"She thought you were one of the assassins who'd come to kill the monks in Napa," Laura tried to explain. "Sapphire was there when the massacre happened, you know."

"What are you talking about?" I asked incredulously.

"Do you remember the story about the monks who were executed a year ago?" Laura asked

"Yes, we've talked about it a couple of times today, I'm not stupid."

"Sapphire was there, she was the only one to survive the shootings. She hid behind a desk for two hours while the others were interrogated and butchered."

"And that's what set her off trying to murder me? A flashback because I remind her of the killers?"

"We think so," Laura admitted. "If it's any consolation to you, she hasn't been the same since."

Laura had made her point. I trusted her enough by now to know that if she believed Sapphire deserved something more than time in a prison mental ward, she was probably right. Maybe I needed to get a grip on my own emotions.

"It isn't easy trying to forgive someone who'd turned my life completely upside down." I only slowly gave in. "I guess what I care about is that Sapphire is never again in a position to hurt me or anyone else."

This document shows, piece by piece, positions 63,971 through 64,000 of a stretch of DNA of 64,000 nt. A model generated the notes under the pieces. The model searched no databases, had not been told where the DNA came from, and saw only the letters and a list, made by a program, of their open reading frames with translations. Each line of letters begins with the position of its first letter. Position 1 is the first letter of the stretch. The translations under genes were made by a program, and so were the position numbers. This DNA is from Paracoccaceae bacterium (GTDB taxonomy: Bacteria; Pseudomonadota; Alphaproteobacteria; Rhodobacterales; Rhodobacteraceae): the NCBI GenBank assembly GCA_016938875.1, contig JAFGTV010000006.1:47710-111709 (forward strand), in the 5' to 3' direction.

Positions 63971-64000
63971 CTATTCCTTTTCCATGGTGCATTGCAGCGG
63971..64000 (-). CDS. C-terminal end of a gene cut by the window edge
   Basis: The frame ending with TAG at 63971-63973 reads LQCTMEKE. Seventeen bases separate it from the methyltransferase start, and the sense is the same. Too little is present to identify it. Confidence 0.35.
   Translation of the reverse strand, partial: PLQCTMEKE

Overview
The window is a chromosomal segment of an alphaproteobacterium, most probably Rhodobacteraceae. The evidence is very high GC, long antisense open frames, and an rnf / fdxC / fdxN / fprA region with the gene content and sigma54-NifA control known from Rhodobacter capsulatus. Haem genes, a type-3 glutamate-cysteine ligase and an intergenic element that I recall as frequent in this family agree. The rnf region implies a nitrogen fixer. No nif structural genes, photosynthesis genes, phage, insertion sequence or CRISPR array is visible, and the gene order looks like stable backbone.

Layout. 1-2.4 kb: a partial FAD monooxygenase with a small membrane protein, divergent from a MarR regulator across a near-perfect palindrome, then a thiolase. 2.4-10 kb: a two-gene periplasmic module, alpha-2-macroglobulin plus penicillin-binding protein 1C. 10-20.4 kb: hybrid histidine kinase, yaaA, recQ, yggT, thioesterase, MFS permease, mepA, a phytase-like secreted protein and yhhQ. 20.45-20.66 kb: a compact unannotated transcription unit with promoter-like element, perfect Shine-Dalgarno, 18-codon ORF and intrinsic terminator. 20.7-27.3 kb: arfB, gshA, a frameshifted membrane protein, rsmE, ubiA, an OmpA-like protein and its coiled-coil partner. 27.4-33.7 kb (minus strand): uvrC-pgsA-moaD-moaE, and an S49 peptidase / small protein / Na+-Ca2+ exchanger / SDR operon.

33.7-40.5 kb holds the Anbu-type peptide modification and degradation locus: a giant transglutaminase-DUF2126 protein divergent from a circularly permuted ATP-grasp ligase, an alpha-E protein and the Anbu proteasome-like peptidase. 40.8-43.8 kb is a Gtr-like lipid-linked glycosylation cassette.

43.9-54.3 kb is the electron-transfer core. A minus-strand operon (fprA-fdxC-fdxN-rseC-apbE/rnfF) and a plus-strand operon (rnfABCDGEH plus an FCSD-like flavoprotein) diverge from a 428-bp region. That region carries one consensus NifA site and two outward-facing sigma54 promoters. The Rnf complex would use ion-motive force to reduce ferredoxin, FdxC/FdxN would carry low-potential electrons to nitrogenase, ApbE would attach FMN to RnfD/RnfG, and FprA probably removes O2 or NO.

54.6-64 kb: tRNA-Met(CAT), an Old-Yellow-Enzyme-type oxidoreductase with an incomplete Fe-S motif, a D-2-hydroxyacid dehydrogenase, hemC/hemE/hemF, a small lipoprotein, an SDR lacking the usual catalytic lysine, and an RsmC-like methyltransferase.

"That's already taken care of," Laura smiled. "It was just a matter of adjusting Sapphire's medication."

Laura's mood had changed like a chameleon's, she'd known all along I'd come to my senses.

"So if that's settled, let's eat," she suggested, knowing I'd been emotionally horsewhipped. I wasn't sure I was hungry, but I followed Laura to the dining area like a stunned puppy. Forgiving a psychotic killer would be hard work, I probably needed medication as much as that murderous Sapphire.

---Chapter 20---